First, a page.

Coumarin is found naturally in many plant foods and may also be added to certain food additives and flavorings, like vanilla extract. Keep in mind that many healthy foods may contain small amounts of this compound but can still be included as part of a balanced diet when consumed in moderation.
Here are some of the most common sources of coumarin in the diet (10, 11):
- Cassia Cinnamon
- Mexican Vanilla
- Tonka Beans
- Green Tea
- Sweet Clover
- Licorice Root
Coumarin in Ayurveda and TCM
Although coumarin is not typically used in holistic forms of medicine, many of the foods that it’s found in are. Cassia cinnamon, in particular, contains a highly concentrated dose in each serving. It is often considered a staple ingredient in both Ayurveda and Traditional Chinese Medicine.
Cassia cinnamon has been used in Traditional Chinese Medicine for thousands of years. It is revered for its potent healing properties. It’s most often used to boost energy levels and circulation. Plus, cassia cinnamon is used to treat issues like gas, colds, nausea, diarrhea and painful menstruation.
Meanwhile, it is frequently used on the Ayurvedic diet to enhance libido, prevent gastrointestinal problems, increase circulation and relieve indigestion. It’s typically recommended for people with the kapha dosha. Cassia cinnamon is considered a natural treatment for diabetes and high blood sugar as well.
Coumarin vs. Coumadin vs. Curcumin
Coumarin is a naturally occurring compound found in many plants. It is responsible for the sweet smell of ingredients like sweet woodruff and sweet clover. The coumarin in cinnamon is the most concentrated dietary source, with some reports showing that cassia cinnamon contains up to 63 times more coumarin than Ceylon. (12) It is also synthesized and used as a precursor to coumarin drugs like warfarin, also known as Coumadin.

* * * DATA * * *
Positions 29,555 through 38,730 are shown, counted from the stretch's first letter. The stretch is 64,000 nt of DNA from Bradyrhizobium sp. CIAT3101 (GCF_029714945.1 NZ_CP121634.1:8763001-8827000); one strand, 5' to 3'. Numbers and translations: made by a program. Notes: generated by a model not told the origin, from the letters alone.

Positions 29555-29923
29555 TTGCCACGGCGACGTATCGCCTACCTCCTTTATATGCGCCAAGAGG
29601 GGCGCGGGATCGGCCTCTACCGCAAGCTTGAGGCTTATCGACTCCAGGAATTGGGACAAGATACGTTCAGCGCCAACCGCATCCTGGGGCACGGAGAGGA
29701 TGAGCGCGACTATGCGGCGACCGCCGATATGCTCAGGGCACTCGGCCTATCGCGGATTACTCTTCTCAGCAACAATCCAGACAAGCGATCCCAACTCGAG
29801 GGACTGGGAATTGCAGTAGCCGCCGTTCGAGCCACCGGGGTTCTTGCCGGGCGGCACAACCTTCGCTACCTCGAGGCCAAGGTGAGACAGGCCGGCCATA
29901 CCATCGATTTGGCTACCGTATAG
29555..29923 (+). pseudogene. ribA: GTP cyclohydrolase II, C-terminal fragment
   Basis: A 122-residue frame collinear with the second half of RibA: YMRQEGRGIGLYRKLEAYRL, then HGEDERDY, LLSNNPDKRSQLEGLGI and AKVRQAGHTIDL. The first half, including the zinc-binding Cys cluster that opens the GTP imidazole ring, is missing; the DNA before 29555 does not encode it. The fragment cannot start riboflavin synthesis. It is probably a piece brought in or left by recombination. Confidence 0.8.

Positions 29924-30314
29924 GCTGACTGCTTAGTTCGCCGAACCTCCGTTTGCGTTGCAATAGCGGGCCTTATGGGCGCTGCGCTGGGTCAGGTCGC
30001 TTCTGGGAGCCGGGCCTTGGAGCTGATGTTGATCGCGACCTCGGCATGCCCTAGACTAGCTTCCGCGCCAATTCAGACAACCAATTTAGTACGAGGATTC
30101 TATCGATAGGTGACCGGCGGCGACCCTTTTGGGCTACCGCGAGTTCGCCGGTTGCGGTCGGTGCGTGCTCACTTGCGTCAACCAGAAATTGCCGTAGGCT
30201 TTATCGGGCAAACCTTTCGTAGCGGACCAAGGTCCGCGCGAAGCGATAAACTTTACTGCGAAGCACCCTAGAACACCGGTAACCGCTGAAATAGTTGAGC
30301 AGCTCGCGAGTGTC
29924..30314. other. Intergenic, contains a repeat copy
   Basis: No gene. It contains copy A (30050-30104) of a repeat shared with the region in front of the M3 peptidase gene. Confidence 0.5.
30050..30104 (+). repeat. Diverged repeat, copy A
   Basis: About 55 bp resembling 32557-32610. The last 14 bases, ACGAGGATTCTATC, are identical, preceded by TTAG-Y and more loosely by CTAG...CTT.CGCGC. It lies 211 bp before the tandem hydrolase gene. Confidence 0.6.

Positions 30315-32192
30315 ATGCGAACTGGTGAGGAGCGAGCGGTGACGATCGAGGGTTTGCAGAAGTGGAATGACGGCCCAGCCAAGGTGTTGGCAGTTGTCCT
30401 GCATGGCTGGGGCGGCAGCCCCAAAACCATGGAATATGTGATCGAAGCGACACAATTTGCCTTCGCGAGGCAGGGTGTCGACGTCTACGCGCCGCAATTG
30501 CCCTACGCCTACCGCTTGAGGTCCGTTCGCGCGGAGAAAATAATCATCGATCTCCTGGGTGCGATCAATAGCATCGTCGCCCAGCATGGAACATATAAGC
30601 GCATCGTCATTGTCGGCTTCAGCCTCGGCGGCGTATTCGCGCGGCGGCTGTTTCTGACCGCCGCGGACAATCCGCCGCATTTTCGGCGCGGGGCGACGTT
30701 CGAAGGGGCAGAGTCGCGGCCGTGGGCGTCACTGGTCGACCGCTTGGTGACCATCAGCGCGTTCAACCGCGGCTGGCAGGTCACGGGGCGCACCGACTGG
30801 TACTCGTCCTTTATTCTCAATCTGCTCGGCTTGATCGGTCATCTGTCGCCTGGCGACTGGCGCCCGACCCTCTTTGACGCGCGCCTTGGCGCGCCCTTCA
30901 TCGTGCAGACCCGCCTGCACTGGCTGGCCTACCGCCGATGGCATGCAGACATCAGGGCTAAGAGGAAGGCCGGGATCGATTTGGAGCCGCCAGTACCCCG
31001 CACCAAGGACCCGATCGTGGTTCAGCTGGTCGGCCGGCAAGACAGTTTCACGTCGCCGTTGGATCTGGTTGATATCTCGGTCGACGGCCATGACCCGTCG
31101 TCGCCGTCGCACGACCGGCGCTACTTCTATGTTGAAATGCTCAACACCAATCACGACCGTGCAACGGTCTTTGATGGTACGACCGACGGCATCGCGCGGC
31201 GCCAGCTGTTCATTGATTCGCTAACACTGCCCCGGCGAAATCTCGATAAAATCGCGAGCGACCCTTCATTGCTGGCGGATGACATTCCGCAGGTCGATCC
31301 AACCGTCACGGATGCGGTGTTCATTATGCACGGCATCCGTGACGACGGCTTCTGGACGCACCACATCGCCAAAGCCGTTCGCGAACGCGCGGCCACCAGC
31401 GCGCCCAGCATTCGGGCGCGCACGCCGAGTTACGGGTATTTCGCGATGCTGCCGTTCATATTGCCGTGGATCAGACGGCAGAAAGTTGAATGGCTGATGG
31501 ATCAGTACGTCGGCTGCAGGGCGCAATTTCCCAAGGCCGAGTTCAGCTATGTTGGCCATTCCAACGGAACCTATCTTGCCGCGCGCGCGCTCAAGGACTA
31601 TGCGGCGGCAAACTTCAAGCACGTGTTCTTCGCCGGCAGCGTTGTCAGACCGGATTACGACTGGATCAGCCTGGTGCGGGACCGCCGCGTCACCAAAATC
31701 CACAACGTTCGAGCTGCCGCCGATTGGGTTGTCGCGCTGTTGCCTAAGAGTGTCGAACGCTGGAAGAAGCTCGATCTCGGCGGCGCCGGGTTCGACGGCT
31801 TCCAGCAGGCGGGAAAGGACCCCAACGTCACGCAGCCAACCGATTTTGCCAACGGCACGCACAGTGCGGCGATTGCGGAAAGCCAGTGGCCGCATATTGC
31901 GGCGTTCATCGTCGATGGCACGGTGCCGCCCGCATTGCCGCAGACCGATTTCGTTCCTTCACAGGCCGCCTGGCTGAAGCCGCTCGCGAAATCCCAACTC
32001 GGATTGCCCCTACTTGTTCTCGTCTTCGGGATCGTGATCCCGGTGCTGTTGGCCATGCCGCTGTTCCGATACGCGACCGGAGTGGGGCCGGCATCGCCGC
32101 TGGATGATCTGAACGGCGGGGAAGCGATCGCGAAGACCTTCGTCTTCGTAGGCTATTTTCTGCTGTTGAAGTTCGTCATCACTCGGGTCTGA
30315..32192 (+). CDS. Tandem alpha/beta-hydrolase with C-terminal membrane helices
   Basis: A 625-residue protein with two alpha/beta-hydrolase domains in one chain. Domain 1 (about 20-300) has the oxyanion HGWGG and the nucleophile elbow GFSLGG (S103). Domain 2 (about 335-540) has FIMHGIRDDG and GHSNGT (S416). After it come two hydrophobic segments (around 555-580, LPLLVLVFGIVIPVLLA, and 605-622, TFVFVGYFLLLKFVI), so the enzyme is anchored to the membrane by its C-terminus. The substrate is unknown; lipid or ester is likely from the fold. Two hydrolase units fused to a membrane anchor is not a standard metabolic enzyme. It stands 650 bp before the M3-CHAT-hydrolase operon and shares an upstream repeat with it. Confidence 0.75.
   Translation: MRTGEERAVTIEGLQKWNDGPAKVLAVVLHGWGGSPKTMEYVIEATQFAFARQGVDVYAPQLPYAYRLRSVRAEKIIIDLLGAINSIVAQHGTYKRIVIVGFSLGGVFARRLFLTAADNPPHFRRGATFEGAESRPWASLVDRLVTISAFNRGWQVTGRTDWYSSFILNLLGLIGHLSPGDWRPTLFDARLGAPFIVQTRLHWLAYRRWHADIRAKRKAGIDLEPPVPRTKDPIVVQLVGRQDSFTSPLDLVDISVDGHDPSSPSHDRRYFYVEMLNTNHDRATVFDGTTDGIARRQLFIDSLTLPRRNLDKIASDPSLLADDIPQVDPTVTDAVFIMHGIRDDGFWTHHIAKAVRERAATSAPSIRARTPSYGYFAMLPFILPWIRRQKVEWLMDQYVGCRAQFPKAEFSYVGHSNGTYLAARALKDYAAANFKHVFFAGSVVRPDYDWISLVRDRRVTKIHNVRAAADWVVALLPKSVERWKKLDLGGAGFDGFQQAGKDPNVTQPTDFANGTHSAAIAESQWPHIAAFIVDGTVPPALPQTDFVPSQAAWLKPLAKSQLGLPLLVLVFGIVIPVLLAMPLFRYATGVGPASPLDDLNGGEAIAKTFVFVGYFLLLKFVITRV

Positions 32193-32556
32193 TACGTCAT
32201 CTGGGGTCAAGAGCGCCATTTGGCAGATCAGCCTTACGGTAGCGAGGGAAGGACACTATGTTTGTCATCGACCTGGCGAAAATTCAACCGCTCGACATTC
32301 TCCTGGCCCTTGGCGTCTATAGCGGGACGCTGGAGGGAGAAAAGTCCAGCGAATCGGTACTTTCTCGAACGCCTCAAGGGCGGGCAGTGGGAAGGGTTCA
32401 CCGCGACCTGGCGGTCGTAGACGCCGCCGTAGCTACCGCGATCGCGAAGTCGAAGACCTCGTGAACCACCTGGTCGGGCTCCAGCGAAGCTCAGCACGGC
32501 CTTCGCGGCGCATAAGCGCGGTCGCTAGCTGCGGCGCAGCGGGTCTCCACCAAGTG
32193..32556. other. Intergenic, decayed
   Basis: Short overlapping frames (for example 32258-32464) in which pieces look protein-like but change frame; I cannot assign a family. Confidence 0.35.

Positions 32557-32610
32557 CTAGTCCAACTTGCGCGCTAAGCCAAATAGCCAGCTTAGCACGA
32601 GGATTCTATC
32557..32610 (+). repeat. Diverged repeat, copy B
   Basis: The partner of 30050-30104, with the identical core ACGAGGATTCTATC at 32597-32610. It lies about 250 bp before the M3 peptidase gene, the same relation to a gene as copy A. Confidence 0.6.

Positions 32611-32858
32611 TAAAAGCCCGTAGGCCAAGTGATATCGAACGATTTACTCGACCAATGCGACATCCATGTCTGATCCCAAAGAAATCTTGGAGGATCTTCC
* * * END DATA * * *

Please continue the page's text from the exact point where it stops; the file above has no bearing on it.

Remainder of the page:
Coumadin is a type of prescription blood-thinning medication that is used to help treat and prevent the formation of blood clots in the body. This ensures proper blood flow. It can reduce the risk of serious problems like heart attack, pulmonary embolism and stroke to keep you healthy. Coumadin is not found in nature and should be taken under medical supervision due to the high risk of adverse side effects.
Curcumin, on the other hand, is the active ingredient found in turmeric that is responsible for supplying it with its vibrant yellow hue and powerful health-promoting properties. The benefits of curcumin have been well-documented. Studies show that it can do everything from relieve pain to balance cholesterol levels and beyond. (13, 14) Like Coumadin, it may also help inhibit platelet aggregation to block blood clot formation. This could potentially reduce the risk of heart attacks and stroke. (15, 16)
How to Limit Consumption
Coumarin is found in many different food sources, many of which are nutritious and can be included in moderation as part of a healthy, well-rounded diet. Green tea, for example, contains a small amount but is also loaded with catechins and antioxidants that can help fight free radical formation and promote better health. Similarly, strawberries may contain some, but they are also incredibly nutrient-dense and pack tons of important vitamins and minerals into each serving.
Cassia cinnamon supplies the highest amount of coumarin in the diet, containing about 5 milligrams in each teaspoon. It’s typically recommended to keep intake under 0.05 milligrams/pound of body weight. That means that it takes just 1.5 teaspoons to go over the daily limit for a person who is 150 pounds.